Record Label: The Death Of Rave
Housed in silver-stenciled, Japanese-style anti-static sleeves. One-sided; Cut by Dubplates & Mastering. Edition of 300.
Features a pack of obscure, pre-Roadrunner Slipknot samples which have been painstakingly gerned beyond recognition, concatenated, and u-chronically folded into a fucked-up session.
The result of a febrile fantasy cooked up after 2015's Moss Side Carnival, Prosthetics is the grim-as-fuck first release nested by Croww, a bold new outlier from the edgelands of south Manchester. Croww's debut for The Death Of Rave features a pack of obscure, pre-Roadrunner Slipknot samples which have been painstakingly gerned beyond recognition, concatenated, and u-chronically folded into a fucked-up session, owing heavily to grind core, '90s D&B, and flashcore as much as modern, vantablack stripes of club music or rap instrumentals. It sounds like nothing out there right now, and, 20 years since Slipknot's emergence, it can be heard as an unimaginably distant echo of what became a proper subcultural phenomena.
Harnessing detailed, flash-it blast beats, psychoacoustic shockwaves punctuated by samples from Iowa public access TV, and visceral wretches nodding to Slipknot's dead crow-sniffing rituals, the uniquely brittle but mercurial "Prosthetics (MechaMix)" and its four constituent digital "Prosthetic" parts, form a sort of stubborn study on the stifling nature of nostalgia. Through a stoic process of parsing his sincere, formative obsession with Slipknot along with contemporaneous samples and other extreme forms of music which never entered the band's original equation, and then scrying the whole thing through a hypermodern, street or bedroom level prism, Croww soberly inverts their source codes to extract a mutable expression of individuality from collective delirium in an era saturated by mimetic, populist clones trapped in an ever decreasing feedback noose of influence and reference.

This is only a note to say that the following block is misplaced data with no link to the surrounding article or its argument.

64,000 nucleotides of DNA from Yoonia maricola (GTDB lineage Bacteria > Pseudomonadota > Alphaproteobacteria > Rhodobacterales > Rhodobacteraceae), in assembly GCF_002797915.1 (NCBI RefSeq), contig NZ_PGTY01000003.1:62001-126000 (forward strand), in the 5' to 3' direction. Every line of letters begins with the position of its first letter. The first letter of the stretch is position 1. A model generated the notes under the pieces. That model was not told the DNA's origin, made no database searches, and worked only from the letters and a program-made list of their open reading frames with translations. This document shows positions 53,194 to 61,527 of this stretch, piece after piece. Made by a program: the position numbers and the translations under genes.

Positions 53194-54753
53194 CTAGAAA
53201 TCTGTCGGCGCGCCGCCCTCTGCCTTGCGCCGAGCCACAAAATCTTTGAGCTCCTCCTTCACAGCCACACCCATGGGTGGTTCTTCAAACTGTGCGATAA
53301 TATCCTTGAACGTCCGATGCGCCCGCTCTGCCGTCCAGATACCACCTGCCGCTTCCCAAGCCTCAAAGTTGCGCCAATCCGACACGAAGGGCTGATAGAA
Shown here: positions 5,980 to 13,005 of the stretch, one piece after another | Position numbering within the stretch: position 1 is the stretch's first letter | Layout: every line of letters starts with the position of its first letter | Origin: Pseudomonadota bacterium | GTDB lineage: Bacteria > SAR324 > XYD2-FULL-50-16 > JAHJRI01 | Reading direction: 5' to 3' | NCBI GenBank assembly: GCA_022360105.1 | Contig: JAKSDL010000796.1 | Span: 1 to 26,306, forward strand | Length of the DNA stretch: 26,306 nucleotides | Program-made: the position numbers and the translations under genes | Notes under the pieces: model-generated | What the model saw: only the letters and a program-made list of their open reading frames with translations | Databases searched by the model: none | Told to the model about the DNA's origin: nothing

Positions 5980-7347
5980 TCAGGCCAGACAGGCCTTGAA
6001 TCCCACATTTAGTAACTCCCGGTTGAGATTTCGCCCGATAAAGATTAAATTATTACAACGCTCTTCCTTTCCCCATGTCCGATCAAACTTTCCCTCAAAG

It blurs distinctions between mixtape, imagined soundtrack, and demonstrative show-reel with an unflinching guile deliberately blinkered to melodic or percussive convention, owing as much to the weightless inference of Total Freedom as the disciplined, shattering rage of Black Mecha, or the devilish metrics of La Peste's flashcore hyper structures. It's club music if you want it to be, or a portal for total, detached immersion and transcendence, if that's your thing. Either way, it's a brutally uncompromising and compelling expression of cybernetic body horror and private ecstasy, nailing unique ground in the shifting sands of modern culture's temporal flux -- ultimately as a record which could only really emerge in 2017.